Swiss authorities have expressed concern over two iodine singing concerts attended by 600 fans of traditional singing, now known as the widespread events of COVID-19, which turned the small Swiss canton into a hot spot as a second wave of pandemic sweeps Europe.
People who attended indoor performances in late September in the canton of Schwyz were advised to be socially remote, but were not required to wear masks that would prevent them from iodizing.
Now in a small village the level of positivity is 50 percent (ie half of all tests return positive), making this the highest level of infection in Europe, with the number of cases doubling daily over the last week.
Beat Hegner, who organized the event, told a local Swiss TV channel that nine days after the event, they found that several people from the main group of yoders who attended both concerts were infected. “There is nothing we can do about what happened to this group of yodelists,”; he said.
Facial masks are still not needed in the canton, but local hospital director Francisco Foelmi has asked people to wear them to stop the spread of the highly contagious virus and relieve pressure on the district hospital, which is under voltage.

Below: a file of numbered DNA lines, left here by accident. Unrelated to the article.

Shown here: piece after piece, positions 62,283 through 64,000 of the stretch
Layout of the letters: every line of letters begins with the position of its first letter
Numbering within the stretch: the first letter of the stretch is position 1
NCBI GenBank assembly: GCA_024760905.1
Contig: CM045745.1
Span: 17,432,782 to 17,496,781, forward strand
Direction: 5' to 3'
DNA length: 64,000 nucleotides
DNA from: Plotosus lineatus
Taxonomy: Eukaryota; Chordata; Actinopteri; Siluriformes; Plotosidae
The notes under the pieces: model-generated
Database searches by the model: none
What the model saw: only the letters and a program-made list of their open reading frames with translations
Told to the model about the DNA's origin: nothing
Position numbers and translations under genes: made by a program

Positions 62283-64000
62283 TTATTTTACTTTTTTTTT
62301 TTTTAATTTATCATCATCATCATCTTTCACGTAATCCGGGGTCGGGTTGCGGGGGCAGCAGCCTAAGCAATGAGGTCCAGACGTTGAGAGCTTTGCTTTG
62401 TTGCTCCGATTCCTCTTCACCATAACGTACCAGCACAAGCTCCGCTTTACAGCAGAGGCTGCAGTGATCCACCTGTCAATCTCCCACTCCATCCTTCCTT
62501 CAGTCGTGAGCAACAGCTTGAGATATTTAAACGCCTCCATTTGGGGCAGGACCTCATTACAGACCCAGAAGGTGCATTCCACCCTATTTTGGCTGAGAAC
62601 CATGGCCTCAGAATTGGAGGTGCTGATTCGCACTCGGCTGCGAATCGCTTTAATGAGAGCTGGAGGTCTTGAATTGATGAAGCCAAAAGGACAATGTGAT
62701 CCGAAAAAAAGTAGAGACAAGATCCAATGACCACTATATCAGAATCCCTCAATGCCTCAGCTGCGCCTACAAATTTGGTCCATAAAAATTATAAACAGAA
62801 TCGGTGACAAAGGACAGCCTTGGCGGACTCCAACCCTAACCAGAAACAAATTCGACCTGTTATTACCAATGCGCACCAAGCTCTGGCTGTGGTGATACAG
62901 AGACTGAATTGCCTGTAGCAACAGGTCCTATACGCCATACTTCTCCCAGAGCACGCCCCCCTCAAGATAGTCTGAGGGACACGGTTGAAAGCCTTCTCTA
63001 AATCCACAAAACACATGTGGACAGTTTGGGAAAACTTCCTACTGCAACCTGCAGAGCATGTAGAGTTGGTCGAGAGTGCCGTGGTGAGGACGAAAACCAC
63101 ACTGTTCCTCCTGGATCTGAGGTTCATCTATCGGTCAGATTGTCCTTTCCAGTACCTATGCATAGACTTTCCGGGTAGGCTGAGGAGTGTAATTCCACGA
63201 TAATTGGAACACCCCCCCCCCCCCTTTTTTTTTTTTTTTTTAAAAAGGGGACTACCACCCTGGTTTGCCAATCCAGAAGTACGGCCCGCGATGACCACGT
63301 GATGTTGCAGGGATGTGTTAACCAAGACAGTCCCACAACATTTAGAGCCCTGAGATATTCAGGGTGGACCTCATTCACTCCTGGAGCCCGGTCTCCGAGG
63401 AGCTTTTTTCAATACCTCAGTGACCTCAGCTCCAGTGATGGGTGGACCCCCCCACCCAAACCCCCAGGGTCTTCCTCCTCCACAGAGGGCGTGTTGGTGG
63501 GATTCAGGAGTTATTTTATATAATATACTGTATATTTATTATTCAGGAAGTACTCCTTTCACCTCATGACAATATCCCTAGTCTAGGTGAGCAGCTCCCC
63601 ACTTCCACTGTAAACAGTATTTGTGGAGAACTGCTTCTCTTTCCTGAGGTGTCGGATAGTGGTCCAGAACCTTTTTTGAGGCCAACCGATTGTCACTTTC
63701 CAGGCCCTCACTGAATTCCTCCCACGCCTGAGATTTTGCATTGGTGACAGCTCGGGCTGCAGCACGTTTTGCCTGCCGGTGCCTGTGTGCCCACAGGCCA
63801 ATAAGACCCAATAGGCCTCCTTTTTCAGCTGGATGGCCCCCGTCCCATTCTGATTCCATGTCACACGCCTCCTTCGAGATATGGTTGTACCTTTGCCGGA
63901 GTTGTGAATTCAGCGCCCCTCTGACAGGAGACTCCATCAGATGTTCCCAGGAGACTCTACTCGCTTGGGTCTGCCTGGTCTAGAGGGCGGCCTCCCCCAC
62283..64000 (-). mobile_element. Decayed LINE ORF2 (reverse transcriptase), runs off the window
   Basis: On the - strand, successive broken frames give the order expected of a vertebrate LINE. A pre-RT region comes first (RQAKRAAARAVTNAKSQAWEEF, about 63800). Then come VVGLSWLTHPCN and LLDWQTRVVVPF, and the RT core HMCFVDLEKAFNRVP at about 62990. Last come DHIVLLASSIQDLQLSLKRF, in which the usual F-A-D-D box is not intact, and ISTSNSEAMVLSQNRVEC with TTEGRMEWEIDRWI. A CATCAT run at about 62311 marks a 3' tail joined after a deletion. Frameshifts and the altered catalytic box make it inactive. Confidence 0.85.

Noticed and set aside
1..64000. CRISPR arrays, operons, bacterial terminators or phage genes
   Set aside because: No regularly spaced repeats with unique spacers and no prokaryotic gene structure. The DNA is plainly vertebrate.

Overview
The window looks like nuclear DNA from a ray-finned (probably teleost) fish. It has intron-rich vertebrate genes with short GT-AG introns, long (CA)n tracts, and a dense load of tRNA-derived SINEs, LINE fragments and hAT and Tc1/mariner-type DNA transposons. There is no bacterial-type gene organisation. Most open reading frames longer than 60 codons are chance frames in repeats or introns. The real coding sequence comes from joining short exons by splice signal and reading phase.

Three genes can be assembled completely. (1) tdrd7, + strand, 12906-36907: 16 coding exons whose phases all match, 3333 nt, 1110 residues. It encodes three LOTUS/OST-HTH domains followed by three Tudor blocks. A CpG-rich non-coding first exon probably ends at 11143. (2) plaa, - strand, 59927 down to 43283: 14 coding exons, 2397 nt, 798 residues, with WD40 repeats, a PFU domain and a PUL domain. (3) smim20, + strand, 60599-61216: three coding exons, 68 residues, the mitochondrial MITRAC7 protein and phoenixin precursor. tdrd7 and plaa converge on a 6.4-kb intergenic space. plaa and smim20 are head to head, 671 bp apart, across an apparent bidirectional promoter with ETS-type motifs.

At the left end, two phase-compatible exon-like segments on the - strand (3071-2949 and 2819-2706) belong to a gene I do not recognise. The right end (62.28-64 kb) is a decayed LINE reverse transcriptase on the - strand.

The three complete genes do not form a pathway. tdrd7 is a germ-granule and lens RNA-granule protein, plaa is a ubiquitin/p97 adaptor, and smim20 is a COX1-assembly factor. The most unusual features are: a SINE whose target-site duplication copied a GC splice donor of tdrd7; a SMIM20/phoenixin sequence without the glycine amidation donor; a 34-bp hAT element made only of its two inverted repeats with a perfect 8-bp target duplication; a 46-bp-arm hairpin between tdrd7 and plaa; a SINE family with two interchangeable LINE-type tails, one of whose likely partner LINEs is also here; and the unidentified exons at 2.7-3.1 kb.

“It’s time to react,” said Reto Nues, the hospital’s chief physician, in the same television interview. “The explosion in Switzerland is one of the worst in all of Europe.”
COVID-19 infections are on the rise across Europe, and on Thursday France recorded a whopping 30,000 new cases in 24 hours, resulting in a curfew in cities such as Paris. Italy also saw more infections than in the first wave, when the country was the epicenter of an outbreak in Europe.
Authorities blame the resumption of schools and the seemingly reluctance of young people to take the pandemic seriously for a new wave. To date, attempts to curb nightlife have done little in the EU to mitigate the spread.
Although iodization is also popular in the Austrian region of Tyrol and other alpine regions, the Swiss canton is the first known case of traditional COVID-19 outbreak.